In recent years, the shopping experience has shifted to the edge. Customers are increasingly finding products on social media — from ads, recommendations, or simply seeing products in use by others — and starting their shopping journey there.
For businesses, this means ensuring these users can get from the edge to your Shopify store without any bumps in the road.
In this post, we're going to briefly look at a handful of pain points that can prevent shoppers from making that journey — and how you can optimize your Shopify website for pain free edge shopping.
Dig Deeper > 3 minute read
What are the pain points?
Let's kick things off by looking at what not to do.
Below are some of the key issues that lead to customers not following the edge-to-store journey to the end.
At the top of the list - broken links. Broken links might not seem like a big deal to a Shopify owner. Atfer all, they're a natural part of running a short for a long period of time , right?
While that may be the case, it's not an acceptable part of the journey for your customers. In fact, you shouldn't be surprised if several potential customers ditch your website after encountering a single broken link. It creates the impression that a product is missing or no longer available, or at the very least is too troublesome to track down.
Another pain point for customers that you can prevent is displaying outdated information.
Outdated information immediately delegitimizes your business. It sends the wrong message (quite literally) and can create a feeling of distrust. Already, 34% of online shoppers do not trust brands with their personal information, and they are hyper-aware of this concern when purchasing from a new retailer.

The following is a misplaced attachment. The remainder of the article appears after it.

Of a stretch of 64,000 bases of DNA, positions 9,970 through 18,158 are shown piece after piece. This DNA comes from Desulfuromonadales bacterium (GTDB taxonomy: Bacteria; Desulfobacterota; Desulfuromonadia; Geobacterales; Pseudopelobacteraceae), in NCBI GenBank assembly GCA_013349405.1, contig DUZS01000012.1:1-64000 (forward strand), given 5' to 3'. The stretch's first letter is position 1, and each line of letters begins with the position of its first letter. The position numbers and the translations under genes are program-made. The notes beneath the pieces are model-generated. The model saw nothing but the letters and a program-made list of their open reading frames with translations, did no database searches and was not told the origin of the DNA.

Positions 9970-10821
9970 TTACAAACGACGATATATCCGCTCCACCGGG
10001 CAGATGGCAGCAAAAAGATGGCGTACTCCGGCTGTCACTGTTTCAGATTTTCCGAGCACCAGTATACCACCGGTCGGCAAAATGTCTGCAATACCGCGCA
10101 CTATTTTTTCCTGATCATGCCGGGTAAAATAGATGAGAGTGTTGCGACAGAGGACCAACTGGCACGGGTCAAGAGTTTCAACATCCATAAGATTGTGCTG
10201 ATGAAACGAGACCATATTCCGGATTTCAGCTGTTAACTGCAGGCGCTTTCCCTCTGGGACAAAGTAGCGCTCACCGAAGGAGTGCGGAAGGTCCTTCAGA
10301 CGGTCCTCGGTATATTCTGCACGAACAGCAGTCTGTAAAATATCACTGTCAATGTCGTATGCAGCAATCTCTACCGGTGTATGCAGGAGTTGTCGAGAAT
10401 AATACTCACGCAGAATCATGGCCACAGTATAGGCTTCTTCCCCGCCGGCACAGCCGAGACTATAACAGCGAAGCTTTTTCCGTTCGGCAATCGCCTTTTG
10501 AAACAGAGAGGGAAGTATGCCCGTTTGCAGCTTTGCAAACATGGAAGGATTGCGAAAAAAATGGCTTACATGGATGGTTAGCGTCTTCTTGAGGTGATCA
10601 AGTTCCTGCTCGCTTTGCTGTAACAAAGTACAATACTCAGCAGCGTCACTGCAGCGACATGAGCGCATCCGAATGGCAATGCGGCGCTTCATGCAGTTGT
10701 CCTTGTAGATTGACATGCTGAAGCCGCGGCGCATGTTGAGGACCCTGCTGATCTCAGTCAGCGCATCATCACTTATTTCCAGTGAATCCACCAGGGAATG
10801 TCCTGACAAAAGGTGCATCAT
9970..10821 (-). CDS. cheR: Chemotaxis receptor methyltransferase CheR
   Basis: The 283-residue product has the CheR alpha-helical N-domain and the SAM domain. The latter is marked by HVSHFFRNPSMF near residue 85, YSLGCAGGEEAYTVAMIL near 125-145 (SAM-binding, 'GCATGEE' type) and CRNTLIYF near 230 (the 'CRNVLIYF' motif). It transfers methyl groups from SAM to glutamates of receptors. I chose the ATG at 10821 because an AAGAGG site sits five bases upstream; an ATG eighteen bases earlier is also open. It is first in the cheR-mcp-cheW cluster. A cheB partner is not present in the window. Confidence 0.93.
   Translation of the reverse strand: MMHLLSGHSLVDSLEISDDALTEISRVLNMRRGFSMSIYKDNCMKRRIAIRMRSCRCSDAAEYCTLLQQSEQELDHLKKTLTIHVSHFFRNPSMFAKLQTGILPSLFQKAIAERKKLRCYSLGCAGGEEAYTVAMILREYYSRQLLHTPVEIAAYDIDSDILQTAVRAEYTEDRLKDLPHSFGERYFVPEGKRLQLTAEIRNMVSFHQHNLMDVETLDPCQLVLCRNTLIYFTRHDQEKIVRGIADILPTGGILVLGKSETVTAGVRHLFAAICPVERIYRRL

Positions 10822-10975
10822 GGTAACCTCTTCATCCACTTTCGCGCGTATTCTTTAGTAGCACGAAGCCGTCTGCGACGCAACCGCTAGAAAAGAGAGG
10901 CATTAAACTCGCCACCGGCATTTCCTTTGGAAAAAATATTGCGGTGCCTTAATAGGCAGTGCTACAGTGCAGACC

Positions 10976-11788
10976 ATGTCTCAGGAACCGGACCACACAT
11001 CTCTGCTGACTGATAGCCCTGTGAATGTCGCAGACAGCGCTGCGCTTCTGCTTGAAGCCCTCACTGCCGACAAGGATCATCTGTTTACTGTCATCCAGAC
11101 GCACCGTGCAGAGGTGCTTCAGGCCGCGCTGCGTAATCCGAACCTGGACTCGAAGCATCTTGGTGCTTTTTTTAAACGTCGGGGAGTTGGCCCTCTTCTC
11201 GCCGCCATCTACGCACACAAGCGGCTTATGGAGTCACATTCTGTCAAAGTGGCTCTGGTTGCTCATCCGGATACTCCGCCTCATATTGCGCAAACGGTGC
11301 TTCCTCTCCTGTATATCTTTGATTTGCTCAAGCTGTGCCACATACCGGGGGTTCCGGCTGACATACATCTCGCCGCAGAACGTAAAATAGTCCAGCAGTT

Fortunately, updating outdated information is getting easier over time, especially with the advent of headless CMS solutions.
Poor technical performance
Lastly, your business can scare off potential edge customers with poor technical performance.
Users expect your website to load instantly, to have what they want, to work the way they expect, and to provide them with what they're looking for in no time at all. How slow is too slow? If your site takes more than 5 seconds to load, 41% of users are gone. This time span is only going to reduce, as customers continue to to experience lightning fast digital commerce elsewhere.
If you can't meet expectations, then you're going to lose customers, and quickly.
Some 28% of abandoned purchases can be attributed to over-complex or lengthy checkout processes. Poor UX, requiring customer to create accounts or muddying the waters with a lack of clarity around shipping can (and will) add friction to the checkout process.
Inventory management problems are an unfortunate part of a successful eCommerce business. Shoppers rightly expect goods to be available, but that isn’t always the case. In fact, it’s often not the case.
When coming via social media, 98% of online shoppers have recently experienced product availability issues. These include the dreaded out of stock, or a lack of size and colour availability.
Nearly half (48%) of online shoppers head straight to an ecommerce marketplace when shopping online — if they’ve come to your website and have not been able to find the product they want, where do you think they’ll go next?
How to optimize your Shopify experience